Show ContentsSimm History, Family Crest & Coats of Arms

The traditions that gave rise to the name Simm began among the Boernician of the Scottish/English Borderlands in the medieval era. It is derived from the Medieval given name Sim which was derived from Simon, but denoted son of Simon. [1]

Early Origins of the Simm family

The surname Simm was first found in East Lothian, where the name is a diminutive of Symon and Simeon.

In "Symmie and his Bruder," a satire in the vein of Peblis to the play, we have mention of "Bayth Sym and his bruder," and "Nowthir Syme nor his bruder." [2]

Moreover, "Sim is not always representative of Clan Moc-Shimidh as some think-it is a common English name as well." [2]

Early records of the name in Scotland include: "Sym Clerk [who] witnessed an instrument of resignation in 1446, John Sym de Banchry, recorded in 1503, Andrew Sym, vicar of Cumry (Comrie) in 1530 and William Sym [who] witnessed a precept of clare constat of 1548. William Sym in Nether Possill is recorded in 1596." [2]

At about this time, we also found records in England, specifically Thomas Symme, listed in the Yorkshire Poll Tax Rolls of 1379. Christopher Sims, Berkshire appears in the Register of the University of Oxford in 1504; and Ellen Simms, of Warrington is listed in the Wills of Chester in 1593. [1]

Early History of the Simm family

This web page shows only a small excerpt of our Simm research. Another 119 words (8 lines of text) covering the years 1162, 1503, 1530, 1596, 1755, 1831, 1793, 1794, 1753, 1809, 1753, 1787, 1791, 1793, 1800, 1774, 1845, 1808, 1795, 1861, 1799, 1870, 1799, 1843, 1889, 1859, 1867, 1866 and are included under the topic Early Simm History in all our PDF Extended History products and printed products wherever possible.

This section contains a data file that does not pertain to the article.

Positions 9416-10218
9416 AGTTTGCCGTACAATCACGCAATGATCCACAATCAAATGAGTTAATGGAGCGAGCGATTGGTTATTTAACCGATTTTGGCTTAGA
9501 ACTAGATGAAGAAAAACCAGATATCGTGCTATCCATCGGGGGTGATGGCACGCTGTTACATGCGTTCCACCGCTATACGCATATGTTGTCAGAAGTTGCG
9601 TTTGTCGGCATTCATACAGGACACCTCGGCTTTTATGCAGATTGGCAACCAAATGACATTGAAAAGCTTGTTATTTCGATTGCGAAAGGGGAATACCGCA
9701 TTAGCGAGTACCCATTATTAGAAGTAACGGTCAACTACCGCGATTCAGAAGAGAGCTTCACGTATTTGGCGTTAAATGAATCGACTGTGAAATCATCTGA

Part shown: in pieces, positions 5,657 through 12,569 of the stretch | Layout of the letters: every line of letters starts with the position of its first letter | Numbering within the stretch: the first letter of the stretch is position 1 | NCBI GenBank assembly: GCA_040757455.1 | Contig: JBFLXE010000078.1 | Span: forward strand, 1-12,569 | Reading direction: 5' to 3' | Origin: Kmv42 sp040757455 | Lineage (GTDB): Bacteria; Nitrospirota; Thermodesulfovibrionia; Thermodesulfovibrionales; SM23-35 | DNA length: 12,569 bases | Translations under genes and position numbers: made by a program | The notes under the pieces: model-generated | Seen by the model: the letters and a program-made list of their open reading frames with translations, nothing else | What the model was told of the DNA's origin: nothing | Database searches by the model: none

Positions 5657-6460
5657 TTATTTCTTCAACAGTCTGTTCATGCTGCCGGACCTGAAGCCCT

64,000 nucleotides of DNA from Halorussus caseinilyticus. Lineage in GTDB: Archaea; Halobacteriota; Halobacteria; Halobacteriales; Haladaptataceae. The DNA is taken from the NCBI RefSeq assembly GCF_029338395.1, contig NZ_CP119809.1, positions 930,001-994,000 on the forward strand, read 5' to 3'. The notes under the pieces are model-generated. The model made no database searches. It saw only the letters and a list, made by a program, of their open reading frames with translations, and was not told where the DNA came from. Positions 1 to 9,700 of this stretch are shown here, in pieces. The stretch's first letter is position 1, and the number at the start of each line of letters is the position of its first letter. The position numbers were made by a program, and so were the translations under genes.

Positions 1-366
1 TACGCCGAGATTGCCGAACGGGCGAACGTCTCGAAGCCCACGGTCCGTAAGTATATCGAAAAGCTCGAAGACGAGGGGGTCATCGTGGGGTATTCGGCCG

Simm Spelling Variations

Before the printing press and the first dictionaries appeared, names and other words were often spelled differently every time they were written. Simm has appeared under the variations Simms, Symes, Sime, Simes, Sim, Sym, Syms, Syme and others.

Early Notables of the Simm family (pre 1700)

Notable amongst the family name during their early history was John Syme (1755-1831), nicknamed "Stamp-Office Johnny," a close friend of Robert Burns'. In the summers of 1793 and 1794, he joined Burns on his two short tours of Galloway. He and Alexander Cunningham were amongst the most active of the friends and admirers of Burns's works who raised funds for the poet's family. Together with Dr Willam Maxwell he arranged Burns's funeral. [3] Michael Symes (1753?-1809), was a British soldier and diplomatist, born about 1753, entered the army about 1787, and went to India in the following year with the newly raised...
Another 249 words (18 lines of text) are included under the topic Early Simm Notables in all our PDF Extended History products and printed products wherever possible.

Ireland Migration of the Simm family to Ireland

Some of the Simm family moved to Ireland, but this topic is not covered in this excerpt.
Another 77 words (6 lines of text) about their life in Ireland is included in all our PDF Extended History products and printed products wherever possible.


United States Simm migration to the United States +

The Scots who crossed the Atlantic were often on the run from poverty as well as persecution. They brought little with them, and often had nothing of their home country to hand down to their children. In the 20th century, Clan societies and other patriotic Scottish organizations have helped the ancestors of Boernician Scots to recover their lost national legacy. Many of those families went on to make significant contributions to the rapidly developing colonies in which they settled. Early North American records indicate many people bearing the name Simm were among those contributors: